Friday, June 8, 2012

Interview with Catherine McNamara

Today we welcome Catherine McNamara to the website. Catherine grew up in Sydney and moved to Paris to study French, and ended up in Ghana running a bar. After many years in West Africa Catherine now lives in northern Italy where she complains about the government, translates for a WWI Eco-museum and skis fanatically. She has great collections of African sculpture and Italian heels. Would you say you always wanted to be a writer, or did it happen by chance?

I read many books as a child and wrote my first novel (unfinished) at twelve. It was a colonial saga influenced by ‘Seven Little Australians’ and ‘My Brilliant Career’ with a bit of ‘Picnic at Hanging Rock’. I think there was even some sex-behind-doors, and lots of gum trees and dingoes. I’ve always thought that I was better at writing than other things and have a life-long love of words and stories.

My admiration for the determination and creativity of writers runs deep and authors such as Patrick White, Simone de Beauvoir, Virginia Woolf, Katherine Mansfield and Joseph Conrad have had a huge influence on my life. However, as an adult my writing path has been interrupted by travel, work and children – the usual suspects! Although at this point I realise I have a lot of material to write about.

You also produce short stories which are less easy to write than they might appear. Can you tell us in what way you feel the skills differ from writing a novel? 

In a short story there is no time to fall out of step. The reader has to be brought to the story’s end or climax as to the rim of a cliff. The wiring of a short story, while intricate, has to appear effortless – like a rabbit pulled out of a hat. A novel is all about the expanse of the story, it is about inviting the reader onward with a gentler compulsion, allowing the reader to savour this imaginary world.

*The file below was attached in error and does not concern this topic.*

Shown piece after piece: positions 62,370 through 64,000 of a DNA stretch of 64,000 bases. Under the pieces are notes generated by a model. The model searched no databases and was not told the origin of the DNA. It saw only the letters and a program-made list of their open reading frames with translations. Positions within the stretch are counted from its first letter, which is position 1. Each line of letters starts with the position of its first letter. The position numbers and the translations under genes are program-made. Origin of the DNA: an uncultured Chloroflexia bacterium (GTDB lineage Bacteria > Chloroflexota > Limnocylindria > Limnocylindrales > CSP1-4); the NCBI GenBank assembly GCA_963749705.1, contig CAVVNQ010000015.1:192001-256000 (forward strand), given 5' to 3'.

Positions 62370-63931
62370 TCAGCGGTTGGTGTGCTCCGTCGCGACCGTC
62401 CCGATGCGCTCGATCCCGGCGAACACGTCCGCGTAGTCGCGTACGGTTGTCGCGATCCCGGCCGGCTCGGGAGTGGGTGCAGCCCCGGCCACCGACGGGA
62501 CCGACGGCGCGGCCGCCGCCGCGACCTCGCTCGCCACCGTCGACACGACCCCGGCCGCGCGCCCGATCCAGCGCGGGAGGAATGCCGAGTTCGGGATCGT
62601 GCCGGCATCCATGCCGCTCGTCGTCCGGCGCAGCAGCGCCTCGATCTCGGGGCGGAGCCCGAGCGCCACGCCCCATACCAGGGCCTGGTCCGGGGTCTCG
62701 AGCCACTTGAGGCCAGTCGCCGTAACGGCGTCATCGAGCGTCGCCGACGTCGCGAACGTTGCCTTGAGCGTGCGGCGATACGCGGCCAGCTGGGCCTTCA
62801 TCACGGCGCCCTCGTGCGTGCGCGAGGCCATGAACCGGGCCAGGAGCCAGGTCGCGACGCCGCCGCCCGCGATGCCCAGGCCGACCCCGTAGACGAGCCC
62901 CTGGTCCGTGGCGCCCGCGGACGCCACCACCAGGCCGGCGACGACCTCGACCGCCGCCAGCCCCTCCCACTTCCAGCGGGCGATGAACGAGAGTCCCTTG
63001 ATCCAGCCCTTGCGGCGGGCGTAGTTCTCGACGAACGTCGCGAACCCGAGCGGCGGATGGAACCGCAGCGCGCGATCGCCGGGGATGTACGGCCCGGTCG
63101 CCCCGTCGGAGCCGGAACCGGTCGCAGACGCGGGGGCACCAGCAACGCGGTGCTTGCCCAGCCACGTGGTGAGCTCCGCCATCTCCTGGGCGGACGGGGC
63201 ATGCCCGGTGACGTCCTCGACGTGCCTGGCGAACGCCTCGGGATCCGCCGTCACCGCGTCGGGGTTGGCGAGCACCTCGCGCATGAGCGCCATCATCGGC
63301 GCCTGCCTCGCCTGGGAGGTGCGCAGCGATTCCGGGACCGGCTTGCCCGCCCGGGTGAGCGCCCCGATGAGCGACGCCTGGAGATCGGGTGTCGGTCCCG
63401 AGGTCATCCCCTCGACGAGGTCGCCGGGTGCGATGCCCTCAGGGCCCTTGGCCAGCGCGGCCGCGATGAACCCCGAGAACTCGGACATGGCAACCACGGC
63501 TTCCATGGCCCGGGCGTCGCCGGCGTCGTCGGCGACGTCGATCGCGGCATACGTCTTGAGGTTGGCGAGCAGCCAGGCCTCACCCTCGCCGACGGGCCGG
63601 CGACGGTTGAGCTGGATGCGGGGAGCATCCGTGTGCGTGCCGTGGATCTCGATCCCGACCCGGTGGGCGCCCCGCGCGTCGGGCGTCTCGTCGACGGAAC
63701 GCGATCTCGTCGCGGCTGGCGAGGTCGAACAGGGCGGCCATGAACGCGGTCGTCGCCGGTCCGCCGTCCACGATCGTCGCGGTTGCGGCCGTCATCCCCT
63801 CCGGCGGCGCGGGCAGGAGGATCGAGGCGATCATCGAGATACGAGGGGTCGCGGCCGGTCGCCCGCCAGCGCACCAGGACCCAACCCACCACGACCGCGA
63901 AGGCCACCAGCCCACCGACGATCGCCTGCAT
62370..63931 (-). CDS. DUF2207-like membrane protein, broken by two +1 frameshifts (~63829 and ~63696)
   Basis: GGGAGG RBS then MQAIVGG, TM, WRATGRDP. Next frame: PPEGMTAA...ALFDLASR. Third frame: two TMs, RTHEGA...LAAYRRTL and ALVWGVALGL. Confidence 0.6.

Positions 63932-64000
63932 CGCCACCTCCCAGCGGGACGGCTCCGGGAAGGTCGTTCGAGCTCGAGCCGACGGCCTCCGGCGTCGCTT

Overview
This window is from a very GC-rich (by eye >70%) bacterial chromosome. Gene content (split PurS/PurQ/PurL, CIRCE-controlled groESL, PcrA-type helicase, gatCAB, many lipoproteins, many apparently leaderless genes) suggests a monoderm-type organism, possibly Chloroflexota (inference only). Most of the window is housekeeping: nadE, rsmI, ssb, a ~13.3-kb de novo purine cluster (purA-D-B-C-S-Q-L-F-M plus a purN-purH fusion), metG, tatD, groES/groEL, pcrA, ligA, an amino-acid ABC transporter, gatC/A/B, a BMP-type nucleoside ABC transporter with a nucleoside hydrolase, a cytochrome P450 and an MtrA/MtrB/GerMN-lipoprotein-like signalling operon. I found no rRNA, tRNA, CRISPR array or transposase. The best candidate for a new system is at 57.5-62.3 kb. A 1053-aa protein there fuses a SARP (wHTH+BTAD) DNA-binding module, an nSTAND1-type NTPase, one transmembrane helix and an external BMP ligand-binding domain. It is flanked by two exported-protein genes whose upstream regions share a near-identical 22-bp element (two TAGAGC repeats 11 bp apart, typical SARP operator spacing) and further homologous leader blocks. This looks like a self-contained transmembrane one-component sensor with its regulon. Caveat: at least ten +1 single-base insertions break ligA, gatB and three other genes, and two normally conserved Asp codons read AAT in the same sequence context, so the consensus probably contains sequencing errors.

You live in Italy but are published by a British publisher. What made you decide to go down that route?

I’ve always considered Britain to be my primary market because of the vast potential readership and the many international readers who connect with this marketplace (apart from my protagonist hailing from England!). Though I have local readers urging me to translate the book into Italian I think the humour is definitely English – especially Marilyn’s attempts to learn a new language – and I’m not sure how the language-straddling would translate. Many of the episodes in the book, while exaggerated, will ring true for British travellers familiar with gaudy, sexy modern Italy. Also the expat market in Italy is proving very enthusiastic.

You write about the modern woman. Do you take your notebook and pen for a walk and observe those around you, or do they just emerge on the page?

I’m not one for notebooks as I’d probably leave it in a bar/car/shopping trolley somewhere. To me, my own comments look stale after a while and instead I really enjoy the process of writing – of unfurling an idea or a story tangent and seeing what the sub-conscious and conscious mind will wrestle out. I find it very exciting.

As for modern women, I have four kids who have been raised in Europe and Africa so I have been observing women of various cultures and mindsets for many years. Having passed the age of forty-five, I am particularly interested in how women choose to age – whether in their insecurity they try to shave off the years and pass for thirty-eight, or whether they embrace the present and work on building themselves from the inside-out.